Author: Laura Lippman
Published: February 2014
Publisher: William Morrow
Laura Lippman, the acclaimed New York Times bestselling author of The Most Dangerous Thing, I’d Know You Anywhere, and What the Dead Know, returns with an addictive story that explores how one man’s disappearance echoes through the lives of the wife, mistress, and daughters he left behind.
When Felix Brewer meets Bernadette “Bambi” Gottschalk at a Valentine’s Dance in 1959, he charms her with wild promises, some of which he actually keeps. Thanks to his lucrative—if not all legal—businesses, she and their three little girls live in luxury. But on the Fourth of July, 1976, Bambi’s comfortable world implodes when Felix, newly convicted and facing prison, mysteriously vanishes.
Though Bambi has no idea where her husband—or his money—might be, she suspects one woman does: his mistress, Julie. When Julie disappears ten years to the day that Felix went on the lam, everyone assumes she’s left to join her old lover—until her remains are eventually found.
Now, twenty-six years after Julie went missing, Roberto “Sandy” Sanchez, a retired Baltimore detective working cold cases for some extra cash, is investigating her murder. What he discovers is a tangled web stretching over three decades that connects five intriguing women. And at the center is the missing man Felix Brewer.
Somewhere between the secrets and lies connecting past and present, Sandy will find the truth. And when he does, no one will ever be the same.
After I'm Gone is quite unlike Lippman's previous works of mystery fiction. A fictionalized missing person's story based loosely upon a Bostonian bookmaker, After I'm Gone explores not only the disappearance of a fictional Felix, but the lives of his wife, three daughters, and his mistress Julie.
What Felix lacks in looks and stature, he makes up in charisma and drive. Upon meeting his wife to be, Bambi, at a dance he and two buddies crash; he determines to make the beauty his wife, promising riches and an exciting life. Felix, however, has a roaming eye and is often carrying on with another woman, Julie being his main interest beyond Bambi.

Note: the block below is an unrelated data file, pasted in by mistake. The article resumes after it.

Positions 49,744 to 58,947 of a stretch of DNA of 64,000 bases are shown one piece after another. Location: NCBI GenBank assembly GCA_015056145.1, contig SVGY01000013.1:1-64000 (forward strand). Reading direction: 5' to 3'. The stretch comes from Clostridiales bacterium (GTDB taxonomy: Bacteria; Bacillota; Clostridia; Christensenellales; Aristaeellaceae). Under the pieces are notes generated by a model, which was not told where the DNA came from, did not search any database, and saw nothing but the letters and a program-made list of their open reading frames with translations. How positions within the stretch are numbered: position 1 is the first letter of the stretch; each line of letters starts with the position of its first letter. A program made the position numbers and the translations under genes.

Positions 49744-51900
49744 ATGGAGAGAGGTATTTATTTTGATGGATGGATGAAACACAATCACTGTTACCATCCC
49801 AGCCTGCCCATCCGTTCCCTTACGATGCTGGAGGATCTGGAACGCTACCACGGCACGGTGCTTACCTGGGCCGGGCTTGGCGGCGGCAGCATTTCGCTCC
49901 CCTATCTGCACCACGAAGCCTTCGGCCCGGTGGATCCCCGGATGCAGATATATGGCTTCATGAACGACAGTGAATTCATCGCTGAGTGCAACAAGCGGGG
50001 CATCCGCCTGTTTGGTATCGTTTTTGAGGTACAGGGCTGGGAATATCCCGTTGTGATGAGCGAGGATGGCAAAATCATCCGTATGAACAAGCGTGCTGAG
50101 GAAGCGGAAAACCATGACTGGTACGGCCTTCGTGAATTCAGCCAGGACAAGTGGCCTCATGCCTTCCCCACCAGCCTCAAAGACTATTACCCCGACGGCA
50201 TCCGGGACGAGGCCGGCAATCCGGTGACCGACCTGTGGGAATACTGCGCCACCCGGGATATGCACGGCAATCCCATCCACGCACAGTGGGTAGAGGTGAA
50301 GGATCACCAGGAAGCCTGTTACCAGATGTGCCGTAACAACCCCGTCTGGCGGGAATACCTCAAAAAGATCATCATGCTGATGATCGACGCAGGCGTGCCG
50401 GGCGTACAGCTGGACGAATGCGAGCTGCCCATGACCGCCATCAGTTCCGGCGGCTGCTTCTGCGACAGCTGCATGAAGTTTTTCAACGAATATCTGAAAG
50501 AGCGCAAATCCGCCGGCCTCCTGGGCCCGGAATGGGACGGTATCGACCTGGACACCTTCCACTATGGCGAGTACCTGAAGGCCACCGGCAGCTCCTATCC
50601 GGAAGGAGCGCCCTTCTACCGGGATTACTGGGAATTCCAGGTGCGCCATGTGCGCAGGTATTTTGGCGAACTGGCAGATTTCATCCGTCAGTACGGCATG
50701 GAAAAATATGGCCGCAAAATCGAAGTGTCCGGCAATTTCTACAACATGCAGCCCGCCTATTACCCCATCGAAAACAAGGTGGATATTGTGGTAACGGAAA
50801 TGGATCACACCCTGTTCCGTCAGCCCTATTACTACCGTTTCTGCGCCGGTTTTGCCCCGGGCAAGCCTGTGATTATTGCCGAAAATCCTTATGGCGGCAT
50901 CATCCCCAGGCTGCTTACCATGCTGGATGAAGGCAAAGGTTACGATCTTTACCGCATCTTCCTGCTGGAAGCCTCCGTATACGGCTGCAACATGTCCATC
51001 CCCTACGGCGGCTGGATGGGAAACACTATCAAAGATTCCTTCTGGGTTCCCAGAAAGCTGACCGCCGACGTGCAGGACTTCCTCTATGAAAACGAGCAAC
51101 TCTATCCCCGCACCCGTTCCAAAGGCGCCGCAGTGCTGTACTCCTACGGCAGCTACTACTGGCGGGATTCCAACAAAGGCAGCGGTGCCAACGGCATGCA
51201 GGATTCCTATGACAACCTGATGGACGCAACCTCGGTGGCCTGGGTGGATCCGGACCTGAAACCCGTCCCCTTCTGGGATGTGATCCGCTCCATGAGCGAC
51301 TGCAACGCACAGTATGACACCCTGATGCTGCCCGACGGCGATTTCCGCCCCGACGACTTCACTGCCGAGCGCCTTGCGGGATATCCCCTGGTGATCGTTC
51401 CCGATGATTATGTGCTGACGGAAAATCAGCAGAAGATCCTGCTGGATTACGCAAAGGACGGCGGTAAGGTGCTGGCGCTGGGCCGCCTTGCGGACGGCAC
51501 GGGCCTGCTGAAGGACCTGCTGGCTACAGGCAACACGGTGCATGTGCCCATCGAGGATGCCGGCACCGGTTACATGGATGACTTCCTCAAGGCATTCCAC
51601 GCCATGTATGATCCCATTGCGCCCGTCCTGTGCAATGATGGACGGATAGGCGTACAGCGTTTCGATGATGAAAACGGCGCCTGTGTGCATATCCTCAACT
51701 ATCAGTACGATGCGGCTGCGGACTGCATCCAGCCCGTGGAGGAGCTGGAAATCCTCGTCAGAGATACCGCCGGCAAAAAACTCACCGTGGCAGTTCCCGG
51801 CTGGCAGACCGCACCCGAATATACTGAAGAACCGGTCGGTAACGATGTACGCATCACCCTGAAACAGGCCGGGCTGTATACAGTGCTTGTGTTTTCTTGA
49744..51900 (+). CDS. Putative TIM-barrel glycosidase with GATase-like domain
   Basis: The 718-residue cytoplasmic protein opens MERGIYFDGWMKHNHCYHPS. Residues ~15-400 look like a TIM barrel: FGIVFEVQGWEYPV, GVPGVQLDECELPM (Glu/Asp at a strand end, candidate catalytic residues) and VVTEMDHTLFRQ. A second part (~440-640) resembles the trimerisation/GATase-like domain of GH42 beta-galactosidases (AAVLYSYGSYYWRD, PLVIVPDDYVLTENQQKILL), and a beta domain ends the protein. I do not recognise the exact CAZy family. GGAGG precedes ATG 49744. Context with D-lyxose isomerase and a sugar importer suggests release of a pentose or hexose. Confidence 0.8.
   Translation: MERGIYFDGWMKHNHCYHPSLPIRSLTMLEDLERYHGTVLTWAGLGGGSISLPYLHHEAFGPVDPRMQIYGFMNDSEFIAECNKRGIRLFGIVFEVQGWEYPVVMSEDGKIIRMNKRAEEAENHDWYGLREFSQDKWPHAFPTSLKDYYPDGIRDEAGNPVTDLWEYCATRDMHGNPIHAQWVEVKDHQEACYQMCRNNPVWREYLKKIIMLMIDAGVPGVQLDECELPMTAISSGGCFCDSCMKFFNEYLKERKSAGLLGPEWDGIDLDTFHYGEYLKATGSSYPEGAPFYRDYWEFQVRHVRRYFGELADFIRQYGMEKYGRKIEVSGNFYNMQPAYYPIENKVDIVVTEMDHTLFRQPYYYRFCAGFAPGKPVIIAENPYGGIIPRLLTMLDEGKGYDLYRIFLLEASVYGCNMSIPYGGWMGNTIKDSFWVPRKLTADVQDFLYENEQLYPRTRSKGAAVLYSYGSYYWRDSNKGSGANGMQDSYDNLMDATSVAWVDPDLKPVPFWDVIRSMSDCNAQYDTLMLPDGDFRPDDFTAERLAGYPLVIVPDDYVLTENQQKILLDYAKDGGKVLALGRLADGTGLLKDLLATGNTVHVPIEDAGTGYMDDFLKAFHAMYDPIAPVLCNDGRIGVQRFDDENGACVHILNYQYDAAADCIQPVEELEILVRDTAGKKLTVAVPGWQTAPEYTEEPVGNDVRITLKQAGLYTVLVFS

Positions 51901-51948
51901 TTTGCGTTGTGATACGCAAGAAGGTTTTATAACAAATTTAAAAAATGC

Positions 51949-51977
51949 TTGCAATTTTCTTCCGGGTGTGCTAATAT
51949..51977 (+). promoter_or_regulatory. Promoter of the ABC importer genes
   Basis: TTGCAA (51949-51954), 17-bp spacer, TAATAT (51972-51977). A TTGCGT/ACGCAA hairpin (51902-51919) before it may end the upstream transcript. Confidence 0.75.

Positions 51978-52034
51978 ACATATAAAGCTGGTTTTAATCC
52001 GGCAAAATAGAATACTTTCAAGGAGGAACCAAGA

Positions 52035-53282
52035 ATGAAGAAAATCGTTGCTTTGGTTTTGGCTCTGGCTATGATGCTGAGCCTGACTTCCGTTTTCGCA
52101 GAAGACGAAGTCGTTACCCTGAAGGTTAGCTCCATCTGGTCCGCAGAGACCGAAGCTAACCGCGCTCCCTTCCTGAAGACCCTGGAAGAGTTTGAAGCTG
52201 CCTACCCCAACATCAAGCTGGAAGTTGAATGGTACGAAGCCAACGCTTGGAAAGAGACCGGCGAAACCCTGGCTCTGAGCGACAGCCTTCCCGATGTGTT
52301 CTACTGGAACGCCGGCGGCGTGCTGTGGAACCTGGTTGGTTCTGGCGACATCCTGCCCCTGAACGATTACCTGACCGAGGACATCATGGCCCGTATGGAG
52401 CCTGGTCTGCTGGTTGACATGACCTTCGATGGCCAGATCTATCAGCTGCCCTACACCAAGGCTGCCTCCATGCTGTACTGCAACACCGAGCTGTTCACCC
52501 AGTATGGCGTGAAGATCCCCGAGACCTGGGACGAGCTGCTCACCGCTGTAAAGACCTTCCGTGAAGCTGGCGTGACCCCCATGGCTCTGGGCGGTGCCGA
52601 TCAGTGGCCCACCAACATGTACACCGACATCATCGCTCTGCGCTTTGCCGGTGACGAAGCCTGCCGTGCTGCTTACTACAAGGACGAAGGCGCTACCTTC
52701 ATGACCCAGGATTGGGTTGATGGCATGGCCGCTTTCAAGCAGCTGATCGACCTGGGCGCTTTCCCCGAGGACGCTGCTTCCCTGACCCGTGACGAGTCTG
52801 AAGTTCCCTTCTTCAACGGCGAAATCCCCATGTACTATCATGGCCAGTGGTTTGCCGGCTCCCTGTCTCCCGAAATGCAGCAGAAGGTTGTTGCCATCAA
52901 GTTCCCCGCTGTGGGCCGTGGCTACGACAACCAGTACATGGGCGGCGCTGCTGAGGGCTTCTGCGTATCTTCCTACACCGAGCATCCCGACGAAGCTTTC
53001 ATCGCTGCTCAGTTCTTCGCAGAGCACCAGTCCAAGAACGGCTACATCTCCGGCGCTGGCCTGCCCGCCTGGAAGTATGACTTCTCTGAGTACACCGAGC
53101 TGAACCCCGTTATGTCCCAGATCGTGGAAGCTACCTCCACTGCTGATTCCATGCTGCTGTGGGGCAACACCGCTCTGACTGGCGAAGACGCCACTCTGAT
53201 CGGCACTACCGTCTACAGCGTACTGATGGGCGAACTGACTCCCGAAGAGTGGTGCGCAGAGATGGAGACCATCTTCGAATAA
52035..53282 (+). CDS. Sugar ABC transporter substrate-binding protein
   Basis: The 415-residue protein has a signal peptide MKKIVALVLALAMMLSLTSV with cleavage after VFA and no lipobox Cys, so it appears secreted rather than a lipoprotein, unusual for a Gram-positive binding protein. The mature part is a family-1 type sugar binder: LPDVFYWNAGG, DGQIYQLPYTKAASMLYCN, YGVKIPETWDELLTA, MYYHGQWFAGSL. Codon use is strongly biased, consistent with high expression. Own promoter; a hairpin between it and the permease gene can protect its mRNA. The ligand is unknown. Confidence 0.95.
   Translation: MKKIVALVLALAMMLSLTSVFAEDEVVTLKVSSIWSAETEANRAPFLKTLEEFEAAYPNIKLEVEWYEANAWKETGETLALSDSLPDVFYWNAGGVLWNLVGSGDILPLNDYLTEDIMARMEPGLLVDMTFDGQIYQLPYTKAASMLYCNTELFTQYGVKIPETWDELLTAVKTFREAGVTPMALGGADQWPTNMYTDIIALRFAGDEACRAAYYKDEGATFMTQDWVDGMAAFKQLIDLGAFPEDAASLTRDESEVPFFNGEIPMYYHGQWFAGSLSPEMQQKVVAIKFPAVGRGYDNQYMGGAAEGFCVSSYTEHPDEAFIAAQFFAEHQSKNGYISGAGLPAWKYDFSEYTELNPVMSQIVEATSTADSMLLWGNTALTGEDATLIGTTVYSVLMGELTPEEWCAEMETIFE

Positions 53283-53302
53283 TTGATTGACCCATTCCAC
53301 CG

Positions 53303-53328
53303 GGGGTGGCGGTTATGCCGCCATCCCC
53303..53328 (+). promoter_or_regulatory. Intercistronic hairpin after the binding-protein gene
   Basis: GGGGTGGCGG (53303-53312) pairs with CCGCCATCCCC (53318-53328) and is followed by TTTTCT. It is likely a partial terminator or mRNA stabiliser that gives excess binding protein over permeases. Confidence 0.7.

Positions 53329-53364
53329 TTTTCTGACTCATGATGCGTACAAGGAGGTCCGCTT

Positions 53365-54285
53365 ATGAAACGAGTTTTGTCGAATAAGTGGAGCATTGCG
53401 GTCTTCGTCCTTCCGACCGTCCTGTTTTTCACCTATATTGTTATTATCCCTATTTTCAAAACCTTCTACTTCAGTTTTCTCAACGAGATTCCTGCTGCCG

Felix and Bambi have three daughters and a beautiful home but the likelihood of jail time proves the cowardice of this man as he makes a run for it with Julie's help, disappearing with his fortune. He left his only legitimate business, a little cafe, to Julie and very little for his wife and three daughters.
Then, almost ten years to the date of Felix's disappearance, Julie disappears. It is suspected she reunited with Felix and no one hears from her again. Retired Baltimore detective "Sandy" Sanchez is commissioned by the police department to take on cold case crimes and the case of this missing bookmaker and subsequently his lover, become his focus.
It is when Julie's body is discovered that Sanchez delves into this investigation. The scorned wife and now grown/almost grown daughters are of particular interest to him in Julie's death. They have very obvious motives for her possible murder but as jealous and destitute as they've become, are they murderers?
Of course, I kept going back to Felix's "business." In his line of work there are obviously sufficient people of interest to consider. The ladies of Felix's life may have motive as well, including jealousy.
I've read and enjoyed Lippman's mysteries previously but After I'm Gone reads more like women's fiction with a twist. I was looking forward to suspense and drama. This book isn't that kind of book. The focus is more on the family left behind following the disappearance of husband and father. For that I was slightly disappointed. But if I approach it as women's fiction, then Lippman has written a compelling character driven novel with a twist of an ending more in keeping with her reputation as a mystery writer. Either way, you will be entertained because Lippman knows how to write a good tale.
Meet the Author:
Laura Lippman grew up in Baltimore and returned to her hometown in 1989 to work as a journalist. After writing seven books while still a full-time reporter, she left the Baltimore Sun to focus on fiction. The author of two New York Times bestsellers, What the Dead Know and Another Thing to Fall, she has won numerous awards for her work, including the Edgar, Quill, Anthony, Nero Wolfe, Agatha, Gumshoe, Barry, and Macavity.